Neurones (Unfinished)

Emma Lloyd
Flashcards by Emma Lloyd, updated more than 1 year ago
Emma Lloyd
Created by Emma Lloyd over 3 years ago


A level Biology (Module 5 ) Flashcards on Neurones (Unfinished), created by Emma Lloyd on 12/13/2016.

Resource summary

Question Answer
In the body, what detects stimuli? Sensory Receptors
What are energy transducers? Something that alters the energy input into a different energy output. Receptors are energy transducers as they convert a stimuli (eg, light or sound) into electrical energy.
What is the difference between the Central Nervous System and the Peripheral Nervous System. The CNS is made up of the Brain and Spinal Cord, the PNS is made up of all the nerves and neurones.
What kind of sensory receptor detects physical force? Mechanoreceptors, found in the skin
What kind of sensory receptor detects chemicals/smells/tastes? Chemoreceptors, found in the nasal cavity, mouth and epiglottis.
What kind of sensory receptor detects changes in temperature? Thermoreceptos found in the skin.
What kind of sensory receptor detects changes in light/light intensity? Photoreceptors found in the cone cells in the eyes
What is the Pacinian Corpuscle? A type of receptor that detects mechanical pressure. They're found deep within the skin, mainly in digits, feet and joints. It consists of a nerve ending in the centre with connective tissue bundling around it. When pressure is applies, the tissue depresses and triggers the nerve.
Why does applying pressure to the Pacinian Corpuscle trigger the nerve? At rest, the nerve ending is polarised. Applying pressure makes it become depolarised as sodium is triggered to enter. This is because the receptors are stretch-mediated.
Using the Pacinian Corpuscle as an example, how does a nerve impulse start? 1. Pressure changes shape of the Corpuscle 2. Pressure causes stretch-mediated Na channels to open 3. Na enters the nerve end by diffusion, depolarising it, resulting in a generator potential. 4. If this passes the threshold potential, it will result in an action potential.
Why do we react to some stimuli but not to others? If the stimulus is large, the generator potential (the more Na+ that moves in) will be greater so is more likely to pass the threshold potential and result in action potential. This is less likely with small stimuli.
What really is a nerve? A nerve is a bundle of lots of motor and sensory neurones.
What are Myelin Sheaths? Sheets of insulating fatty cells that cover the axon. They are produced by Schwann cells. Along the axon, there are gaps in Myelin Sheaths known as the Nodes of Ranvier.
What is the difference between dendrites and dendrons? Dendrites are smaller branches, dendrons are one larger branch at the beginning of a neurone. Sensory Neurones have dendrons, motor neurones have dendrites.
What happens when a nerve is not transmitting an impulse? There is a potential difference across it's membrane, known as a resting potential. At this point, the outside of the membrane is more positive than the inside of the neurone. It is polarised. The potential difference at rest is -70mV.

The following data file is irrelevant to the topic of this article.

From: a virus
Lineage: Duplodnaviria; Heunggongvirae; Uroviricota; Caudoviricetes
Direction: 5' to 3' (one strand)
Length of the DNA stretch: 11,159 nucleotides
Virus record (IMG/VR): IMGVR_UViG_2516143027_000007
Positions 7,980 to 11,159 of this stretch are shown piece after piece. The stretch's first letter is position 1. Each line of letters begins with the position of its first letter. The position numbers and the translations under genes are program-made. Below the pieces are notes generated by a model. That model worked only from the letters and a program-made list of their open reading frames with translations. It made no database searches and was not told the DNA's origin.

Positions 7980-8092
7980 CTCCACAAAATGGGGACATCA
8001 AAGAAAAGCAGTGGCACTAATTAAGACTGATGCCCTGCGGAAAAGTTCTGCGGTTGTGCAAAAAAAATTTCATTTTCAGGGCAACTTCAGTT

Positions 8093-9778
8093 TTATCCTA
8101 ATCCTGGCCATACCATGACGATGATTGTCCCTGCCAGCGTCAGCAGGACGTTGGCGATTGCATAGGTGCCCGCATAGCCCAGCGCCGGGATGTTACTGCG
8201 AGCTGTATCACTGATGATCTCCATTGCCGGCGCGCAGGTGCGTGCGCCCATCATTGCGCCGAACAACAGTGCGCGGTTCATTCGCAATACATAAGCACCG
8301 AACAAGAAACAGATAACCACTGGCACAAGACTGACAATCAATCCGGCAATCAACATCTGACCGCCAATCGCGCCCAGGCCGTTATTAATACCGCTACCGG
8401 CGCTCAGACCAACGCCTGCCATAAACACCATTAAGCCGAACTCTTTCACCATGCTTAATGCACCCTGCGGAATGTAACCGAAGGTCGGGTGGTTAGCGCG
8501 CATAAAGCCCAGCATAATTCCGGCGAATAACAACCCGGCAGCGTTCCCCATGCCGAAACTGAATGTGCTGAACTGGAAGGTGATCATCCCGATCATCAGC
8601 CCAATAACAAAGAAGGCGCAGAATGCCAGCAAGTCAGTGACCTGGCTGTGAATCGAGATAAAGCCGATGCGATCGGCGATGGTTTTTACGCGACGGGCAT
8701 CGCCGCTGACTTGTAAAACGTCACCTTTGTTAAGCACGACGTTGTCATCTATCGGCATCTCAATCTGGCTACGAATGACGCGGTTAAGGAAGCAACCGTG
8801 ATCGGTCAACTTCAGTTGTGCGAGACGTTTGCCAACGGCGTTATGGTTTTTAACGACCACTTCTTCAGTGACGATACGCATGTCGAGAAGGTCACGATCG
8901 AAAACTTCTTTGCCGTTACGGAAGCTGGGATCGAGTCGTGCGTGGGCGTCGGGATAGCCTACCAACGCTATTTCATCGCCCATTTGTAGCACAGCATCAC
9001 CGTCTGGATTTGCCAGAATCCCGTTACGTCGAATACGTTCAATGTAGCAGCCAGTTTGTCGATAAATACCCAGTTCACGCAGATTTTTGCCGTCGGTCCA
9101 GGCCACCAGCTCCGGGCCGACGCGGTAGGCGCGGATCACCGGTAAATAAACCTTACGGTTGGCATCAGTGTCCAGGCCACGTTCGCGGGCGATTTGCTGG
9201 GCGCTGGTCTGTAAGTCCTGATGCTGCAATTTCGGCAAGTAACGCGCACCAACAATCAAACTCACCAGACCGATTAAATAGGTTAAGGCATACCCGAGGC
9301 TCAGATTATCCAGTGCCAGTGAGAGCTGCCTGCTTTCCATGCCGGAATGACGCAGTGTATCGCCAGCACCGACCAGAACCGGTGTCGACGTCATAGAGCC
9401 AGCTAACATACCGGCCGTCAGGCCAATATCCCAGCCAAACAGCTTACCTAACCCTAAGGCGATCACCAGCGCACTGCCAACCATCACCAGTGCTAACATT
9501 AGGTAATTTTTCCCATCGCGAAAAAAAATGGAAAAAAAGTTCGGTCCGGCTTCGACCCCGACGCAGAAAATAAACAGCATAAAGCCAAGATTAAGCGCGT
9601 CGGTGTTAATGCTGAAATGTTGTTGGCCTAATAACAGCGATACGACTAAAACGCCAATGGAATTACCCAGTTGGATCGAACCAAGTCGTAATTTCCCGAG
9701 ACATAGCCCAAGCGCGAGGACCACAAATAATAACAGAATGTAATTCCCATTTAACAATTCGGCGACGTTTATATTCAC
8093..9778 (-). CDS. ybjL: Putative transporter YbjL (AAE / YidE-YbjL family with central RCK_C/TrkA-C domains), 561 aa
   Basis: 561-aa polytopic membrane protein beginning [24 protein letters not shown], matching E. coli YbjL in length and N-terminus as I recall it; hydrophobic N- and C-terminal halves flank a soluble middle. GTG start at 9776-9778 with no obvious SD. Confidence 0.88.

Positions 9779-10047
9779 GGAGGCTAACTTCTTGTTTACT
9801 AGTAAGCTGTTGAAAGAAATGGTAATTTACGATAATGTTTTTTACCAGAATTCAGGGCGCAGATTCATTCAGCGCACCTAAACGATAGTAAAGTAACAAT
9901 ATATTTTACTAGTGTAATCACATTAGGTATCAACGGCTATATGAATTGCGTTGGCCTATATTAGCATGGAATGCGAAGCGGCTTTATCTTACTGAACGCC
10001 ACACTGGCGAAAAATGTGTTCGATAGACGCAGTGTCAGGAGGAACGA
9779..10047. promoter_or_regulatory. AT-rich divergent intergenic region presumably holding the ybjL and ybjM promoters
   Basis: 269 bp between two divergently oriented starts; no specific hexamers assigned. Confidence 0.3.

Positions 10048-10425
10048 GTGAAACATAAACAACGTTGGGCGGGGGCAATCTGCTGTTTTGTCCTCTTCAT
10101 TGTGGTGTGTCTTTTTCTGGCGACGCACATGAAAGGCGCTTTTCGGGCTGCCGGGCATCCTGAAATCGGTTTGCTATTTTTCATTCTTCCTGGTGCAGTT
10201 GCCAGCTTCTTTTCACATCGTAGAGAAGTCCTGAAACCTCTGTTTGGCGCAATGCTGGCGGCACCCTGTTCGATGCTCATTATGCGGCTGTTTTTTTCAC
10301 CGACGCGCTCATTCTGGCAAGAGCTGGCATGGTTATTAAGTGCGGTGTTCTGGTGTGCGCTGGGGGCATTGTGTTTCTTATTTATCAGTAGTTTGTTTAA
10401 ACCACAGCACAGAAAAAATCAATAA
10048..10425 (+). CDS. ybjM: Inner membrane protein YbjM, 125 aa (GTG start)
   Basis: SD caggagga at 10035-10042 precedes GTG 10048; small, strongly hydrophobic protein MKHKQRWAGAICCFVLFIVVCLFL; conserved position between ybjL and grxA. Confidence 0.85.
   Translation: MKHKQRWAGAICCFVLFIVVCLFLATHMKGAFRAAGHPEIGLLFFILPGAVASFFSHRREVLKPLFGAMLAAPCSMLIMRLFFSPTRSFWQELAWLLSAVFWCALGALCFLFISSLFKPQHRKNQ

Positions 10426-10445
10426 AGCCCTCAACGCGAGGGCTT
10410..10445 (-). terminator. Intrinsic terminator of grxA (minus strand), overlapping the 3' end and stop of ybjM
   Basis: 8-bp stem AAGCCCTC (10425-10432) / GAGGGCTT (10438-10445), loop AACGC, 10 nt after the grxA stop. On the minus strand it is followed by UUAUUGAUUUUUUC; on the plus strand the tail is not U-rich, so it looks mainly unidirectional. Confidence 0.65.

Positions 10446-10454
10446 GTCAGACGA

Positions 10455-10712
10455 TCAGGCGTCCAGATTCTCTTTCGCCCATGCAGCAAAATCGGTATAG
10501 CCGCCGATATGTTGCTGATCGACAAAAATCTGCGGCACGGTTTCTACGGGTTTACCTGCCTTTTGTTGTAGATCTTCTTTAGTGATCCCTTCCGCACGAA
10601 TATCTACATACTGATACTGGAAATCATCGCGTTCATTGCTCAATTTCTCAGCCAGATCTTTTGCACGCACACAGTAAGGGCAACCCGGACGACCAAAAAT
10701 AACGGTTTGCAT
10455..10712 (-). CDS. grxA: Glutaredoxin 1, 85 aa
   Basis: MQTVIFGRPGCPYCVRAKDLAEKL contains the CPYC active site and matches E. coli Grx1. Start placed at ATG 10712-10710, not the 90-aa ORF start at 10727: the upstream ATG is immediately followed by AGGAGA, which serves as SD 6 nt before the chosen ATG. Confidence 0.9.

How is a resting potential brought about? 1. An active Na+/K+ pump actively pumps out three Na+ for two K+ to come in. 2. The sodium ions can't diffuse back into the neurone as their channels are closed. 3. Potassium ions can leave the neurone because K+ channels are open. (This causes more positive charges to build up outside of the neurone).
What changes this resting potential? When stimulated, Na+ channels open. This allows Na+ to enter the neurone again which will change the charge inside the neurone.
How does an action potential occur? 1. The neurone starts off polarised, at a charge of -70mV 2. As sodium channels open, sodium enters and begins to depolarise the neurone 3. When the charge reaches -55mV, the threshold potential is reached and voltage gated sodium channels open, allowing more sodium in. 4. When the charge reaches +40mV, action potential moves across the neurone.
What happens after the action potential moves down the neurone? The membrane is no longer permeable to Na+ but K+ instead. The K+ diffuses out, and repolarisation occurs, making the outside of the neurone more positive. There is a moment where too many K+ leave, known as hyperpolaraisation, but this fixes itself to resting potential again.
What is the refractory period? The time it takes for the Na+ and the K+ to get into their right places to polarise the neurone. In this time, the neruone cannot be simulated again. This maintains that the impulses only travel in one direction and that there is a time for the neurone to recover.
What happens at the nodes of Ranvier? Nerve impulses travel from one node of Ranvier to the other, being stimulated by action potentials at each node. This is called Saltatory Conduction, aka, 'jumping' conduction.
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